making a Vex Legal Visual Aimer

I was trying to think of a way make pointing the launcher to the goal quick and easy without using gyros, (because of drift) and complicated programming. I thought of having visual aid on the robot kind of like a lazar pointer to help with aiming in user control.
the only vex legal solution I could come up with would be to shape a vex legal piece of plastic to be used as a lens for the vex flashlight.

first of all, is the vex flashlights bright enough to even attempt this (I don’t own one)? also, does anyone know a product that could be made into a lens that is vex legal?

I found this, but it is made of Flexible PVC



I suppose it’s theoretically possible to cut a piece of polycarbonate into the profile of a Fresnel lens. You’d probably need some kind of CNC machine to do it.

I don’t believe the Vex light is legal for VRC I believe it is for vexplorer.

I think is legal because it is listed under VEX EDR sensors:

We used the flashlight during sack attack, it’s legal, but not terribly bright

I’ve seen frc robots that have a flashlight for aiming so I am sure it could work with vex.

I’m guessing it wasn’t the Vex flashlight, was it? :confused:

Anyone know if the Vex flashlight can even be seen under typical tournament lighting?

They use photon cannons really, they are so overpowered I would not want to look at one. Then again they have to look across a huge field.

this was the first thing i was thinking of originally which would have hopefully given me a focused vertical line of light at the other end of the field.

this is a side view

Then was looking at how lazer pointers worked and what lenses they used to get a focused beam.


Maybe i could use the the one that is shaped like an oval to focus it by bending two pieces of plexiglass and facing them toward each other and sending the light throught that.

Im going to have to do some… more testing…

or LEDs, but whatever

If teams are going for full field shots, it might be easier to make your own sight using zipties, metal, or even plastics. Or you can place colored markings on your robot and make sure they overlap with the edges of the field tiles to ensure you have the right angles for various shots. Probably the fastest would be an alignment device which goes of the corner of the field, or the low goal barrier, but of course that may create problems with your alliance partner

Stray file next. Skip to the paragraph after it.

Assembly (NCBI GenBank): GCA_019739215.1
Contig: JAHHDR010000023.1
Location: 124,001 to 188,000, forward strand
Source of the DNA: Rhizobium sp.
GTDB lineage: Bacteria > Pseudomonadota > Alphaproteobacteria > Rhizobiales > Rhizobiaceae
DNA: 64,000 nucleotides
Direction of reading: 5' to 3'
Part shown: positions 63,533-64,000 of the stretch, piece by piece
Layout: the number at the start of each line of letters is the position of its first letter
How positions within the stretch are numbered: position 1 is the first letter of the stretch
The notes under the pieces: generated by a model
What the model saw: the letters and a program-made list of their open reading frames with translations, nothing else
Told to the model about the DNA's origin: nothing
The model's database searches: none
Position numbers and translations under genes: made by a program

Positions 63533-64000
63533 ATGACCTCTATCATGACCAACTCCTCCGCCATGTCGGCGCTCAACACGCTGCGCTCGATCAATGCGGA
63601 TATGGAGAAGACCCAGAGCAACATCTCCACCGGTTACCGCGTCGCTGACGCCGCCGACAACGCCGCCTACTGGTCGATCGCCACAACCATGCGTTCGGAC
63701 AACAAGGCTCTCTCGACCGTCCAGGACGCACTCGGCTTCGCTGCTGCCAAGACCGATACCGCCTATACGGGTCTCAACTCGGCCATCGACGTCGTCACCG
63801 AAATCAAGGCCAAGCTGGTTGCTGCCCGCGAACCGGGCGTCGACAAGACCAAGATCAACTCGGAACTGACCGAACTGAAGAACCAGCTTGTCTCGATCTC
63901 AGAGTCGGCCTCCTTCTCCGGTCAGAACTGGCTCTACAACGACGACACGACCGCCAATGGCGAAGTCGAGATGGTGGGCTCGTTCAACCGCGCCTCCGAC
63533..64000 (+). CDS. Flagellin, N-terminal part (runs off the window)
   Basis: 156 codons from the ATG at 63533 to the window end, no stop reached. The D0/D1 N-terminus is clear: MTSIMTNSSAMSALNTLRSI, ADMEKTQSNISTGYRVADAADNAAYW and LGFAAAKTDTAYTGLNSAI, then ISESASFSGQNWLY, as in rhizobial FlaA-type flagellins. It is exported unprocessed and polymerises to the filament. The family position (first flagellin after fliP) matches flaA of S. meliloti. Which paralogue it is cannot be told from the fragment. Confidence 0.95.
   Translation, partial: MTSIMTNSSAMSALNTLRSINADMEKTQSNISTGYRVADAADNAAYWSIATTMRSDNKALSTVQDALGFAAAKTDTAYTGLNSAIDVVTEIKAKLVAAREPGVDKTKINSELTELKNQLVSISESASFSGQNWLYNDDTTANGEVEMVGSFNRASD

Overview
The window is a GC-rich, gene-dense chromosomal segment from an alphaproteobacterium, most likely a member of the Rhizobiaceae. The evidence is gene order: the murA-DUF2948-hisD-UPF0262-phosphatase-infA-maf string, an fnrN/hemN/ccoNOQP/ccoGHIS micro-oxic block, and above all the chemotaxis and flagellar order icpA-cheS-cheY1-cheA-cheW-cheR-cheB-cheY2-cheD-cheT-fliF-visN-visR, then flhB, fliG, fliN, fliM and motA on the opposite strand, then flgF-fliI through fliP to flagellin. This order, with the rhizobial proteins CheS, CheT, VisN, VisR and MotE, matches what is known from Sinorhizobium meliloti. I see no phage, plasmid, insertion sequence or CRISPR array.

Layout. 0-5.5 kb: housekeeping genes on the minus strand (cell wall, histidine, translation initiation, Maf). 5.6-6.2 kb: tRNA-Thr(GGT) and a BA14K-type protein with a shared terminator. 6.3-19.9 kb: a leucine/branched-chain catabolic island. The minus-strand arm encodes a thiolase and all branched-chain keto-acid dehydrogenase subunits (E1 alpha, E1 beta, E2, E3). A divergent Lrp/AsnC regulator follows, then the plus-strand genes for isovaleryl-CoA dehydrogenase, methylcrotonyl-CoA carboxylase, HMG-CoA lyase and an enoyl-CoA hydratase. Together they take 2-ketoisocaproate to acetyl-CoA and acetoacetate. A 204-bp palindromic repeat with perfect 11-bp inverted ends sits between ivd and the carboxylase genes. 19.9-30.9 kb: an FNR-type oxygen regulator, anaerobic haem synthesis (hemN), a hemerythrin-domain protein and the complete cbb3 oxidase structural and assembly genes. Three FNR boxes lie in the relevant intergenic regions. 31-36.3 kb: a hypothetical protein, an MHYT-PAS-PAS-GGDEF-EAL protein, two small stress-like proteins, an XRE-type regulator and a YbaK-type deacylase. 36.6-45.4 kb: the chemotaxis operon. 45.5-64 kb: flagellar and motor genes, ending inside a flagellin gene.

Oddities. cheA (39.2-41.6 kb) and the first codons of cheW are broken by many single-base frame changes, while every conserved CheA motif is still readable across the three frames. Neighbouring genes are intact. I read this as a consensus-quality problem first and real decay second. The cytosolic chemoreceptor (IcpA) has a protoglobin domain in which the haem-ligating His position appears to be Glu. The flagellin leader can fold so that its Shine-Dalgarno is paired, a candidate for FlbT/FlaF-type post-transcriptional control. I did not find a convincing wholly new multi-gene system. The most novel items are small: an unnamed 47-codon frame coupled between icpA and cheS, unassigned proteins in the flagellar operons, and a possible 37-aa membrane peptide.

Thanks for the response, but the purpose of the flashlight would not be for it to give feedback to the cortex in any way. it would be used only to help the driver manually aim at the target before shooting in user control at multiple pre designated areas. still, I have found that it may be hard to make a vex legal "aimer" using the vex flashlight to be worth it. although a lot depends on how bright the vex flashlight is. I have been using a small Harbor Freight flashlight and have got some results I think are worth trying on the vex flashlight.

I always hope I’m the only one with a certain idea… it never works that way.

I’ve used a heat gun to heat and form some Lexan into a lens shape. It can definitely bend the light (tested on 1/8" material), but it probably clouds the light more than directs it. And to get a proper lens shape, polished enough to be effective would be really, really difficult. From an official Q&A heating and custom forming (other than just bending) is considered “molding” or “casting” and a no-go.